By Andrew Waterman | Saltwire
As a boy growing up in Nigeria, Olusola Adeyemi dreamed of one day owning a store.
But he never imagined it would be on Ropewalk Lane.
“I’ve tried so many businesses, but this idea came in 2020,” he said.
Olusola, his wife, Bolanle, and their five children were living in Toronto when the government-mandated closure of businesses due to the COVID-19 pandemic left him without work.
The kind of person who likes to keep busy, Olusola sent out a document to friends and family that listed popular food products from Africa. He told them he would order and deliver what they wanted.
That document made the rounds on social media, and before long, they went from weekly deliveries to delivering three times a week, he said.
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Move to N.L.
After hearing about a Newfoundland and Labrador immigration program that he and his family qualified for, he moved to St. John’s.
By the time the entire family arrived in November 2020, they found out the program had been cancelled.
In a new province with five children, that was a difficult thing to come to terms with, Bolanle said.
“Along the way … we discovered Newfoundland is a place to be, a lovely home, especially for the younger ones,” she said. “It’s a nice place to raise your children.”
“… we discovered Newfoundland is a place to be, a lovely home, especially for the younger ones. It’s a nice place to raise your children.”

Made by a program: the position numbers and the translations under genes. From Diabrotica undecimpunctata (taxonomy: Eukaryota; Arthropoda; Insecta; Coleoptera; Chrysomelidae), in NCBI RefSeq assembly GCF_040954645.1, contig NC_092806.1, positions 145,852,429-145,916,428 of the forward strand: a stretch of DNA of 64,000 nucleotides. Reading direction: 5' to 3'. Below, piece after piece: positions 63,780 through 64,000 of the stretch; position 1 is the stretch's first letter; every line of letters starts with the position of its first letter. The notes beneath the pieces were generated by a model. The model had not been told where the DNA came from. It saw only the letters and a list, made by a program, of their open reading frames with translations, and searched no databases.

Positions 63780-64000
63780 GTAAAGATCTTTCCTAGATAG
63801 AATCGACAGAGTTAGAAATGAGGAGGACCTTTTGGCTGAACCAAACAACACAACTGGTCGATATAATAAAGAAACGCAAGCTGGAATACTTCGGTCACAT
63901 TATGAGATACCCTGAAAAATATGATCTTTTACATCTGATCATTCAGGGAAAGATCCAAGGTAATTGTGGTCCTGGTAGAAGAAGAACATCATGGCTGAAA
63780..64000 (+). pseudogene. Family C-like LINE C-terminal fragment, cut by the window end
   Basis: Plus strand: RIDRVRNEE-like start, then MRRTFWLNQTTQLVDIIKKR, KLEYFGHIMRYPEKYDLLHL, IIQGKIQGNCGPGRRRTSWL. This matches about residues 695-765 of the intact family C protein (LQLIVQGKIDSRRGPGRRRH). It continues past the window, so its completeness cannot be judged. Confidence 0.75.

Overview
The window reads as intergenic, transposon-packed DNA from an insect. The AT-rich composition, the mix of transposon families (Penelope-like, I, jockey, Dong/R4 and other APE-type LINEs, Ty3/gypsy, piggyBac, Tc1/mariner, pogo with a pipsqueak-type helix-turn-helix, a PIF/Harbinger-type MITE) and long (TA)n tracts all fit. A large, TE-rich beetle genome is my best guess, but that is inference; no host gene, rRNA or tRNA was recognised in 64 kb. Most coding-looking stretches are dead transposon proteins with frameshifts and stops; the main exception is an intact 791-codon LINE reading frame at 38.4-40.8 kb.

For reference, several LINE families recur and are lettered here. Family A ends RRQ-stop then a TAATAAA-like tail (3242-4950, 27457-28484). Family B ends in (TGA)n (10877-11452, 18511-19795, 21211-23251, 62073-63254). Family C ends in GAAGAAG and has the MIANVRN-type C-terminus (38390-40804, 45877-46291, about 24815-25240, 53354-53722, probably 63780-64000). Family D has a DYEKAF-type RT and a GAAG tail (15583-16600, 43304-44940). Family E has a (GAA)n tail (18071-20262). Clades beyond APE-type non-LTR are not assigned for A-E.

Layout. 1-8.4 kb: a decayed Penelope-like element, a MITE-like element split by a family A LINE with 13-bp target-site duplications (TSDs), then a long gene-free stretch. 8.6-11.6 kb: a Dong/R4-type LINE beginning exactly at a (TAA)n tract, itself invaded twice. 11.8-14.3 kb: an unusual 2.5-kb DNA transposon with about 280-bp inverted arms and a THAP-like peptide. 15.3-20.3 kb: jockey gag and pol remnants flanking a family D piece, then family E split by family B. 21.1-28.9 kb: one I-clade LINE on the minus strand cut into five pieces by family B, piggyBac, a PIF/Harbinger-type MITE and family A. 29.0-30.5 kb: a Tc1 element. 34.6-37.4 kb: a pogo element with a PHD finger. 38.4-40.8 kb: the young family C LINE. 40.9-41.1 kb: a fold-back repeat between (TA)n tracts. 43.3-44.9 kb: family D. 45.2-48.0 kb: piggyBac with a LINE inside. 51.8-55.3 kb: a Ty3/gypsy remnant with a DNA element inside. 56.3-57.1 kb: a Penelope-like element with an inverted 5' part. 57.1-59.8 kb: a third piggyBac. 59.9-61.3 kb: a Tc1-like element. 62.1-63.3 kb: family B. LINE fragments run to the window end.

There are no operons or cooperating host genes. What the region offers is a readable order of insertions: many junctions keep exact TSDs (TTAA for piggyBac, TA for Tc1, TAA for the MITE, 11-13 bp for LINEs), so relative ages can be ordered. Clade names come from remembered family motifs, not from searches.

— Bolanle Adeyemi
So, the Adeyemis turned their misfortune into opportunity and decided to continue what they started in Toronto.
Before opening the Wandebo African Store in January 2022, they shipped in products from suppliers in Toronto, stored them in a small shed and took orders online.
“When we started, I tried to associate myself with my community, my Nigerian community,” Olusola said. “And the response has been so fantastic.”
Products like casava flour, pounded yam and ingredients used in traditional egusi soup, like red palm oil, dried fish and melon seed, have turned many into regular customers.
That includes people like Israel Aderanti, a master’s student at Memorial University studying oil and gas engineering, who arrived from Nigeria in July 2021.
‘It feels like home’
“I searched for a Nigerian food store on Facebook long before I got to Canada,” he said. “Honestly, it’s meant everything. It’s meant the world.”
Not having to pay extra shipping for his favourite products is great, but more than anything, it brings him closer to home, he said.
“It has helped me personally as a newcomer into Canada. I was able to settle seamlessly without having to worry about, ‘Oh, what am I going to do? Do I have to adopt the Canadian food culture?’” he said. “Once you step into the store, you sort of feel you are in a Nigerian market. … It feels like I’m home.”
Plans to expand
Since opening, not only have they served people from Nigeria, but from other West African countries like Ghana and Cameroon.
And they often get curious Canadians as well.
“Even if they don’t know how to make any kind of Nigerian food, I always tell them, I give them some recipes, because I just want them to try and have a taste of African food,” Bolanle said.
They hope they can expand the store in the future, so they can begin sourcing products typical of East African countries like Sudan, as well as products from the Middle East.
Olusola has his sights set on Corner Brook, too.
“You have a lot of international students there,” Olusola said. “We’ve been trying to ship stuff to them. So, we will be going there maybe next week to do a survey of the area … to (find out) if we can add a little branch right there.”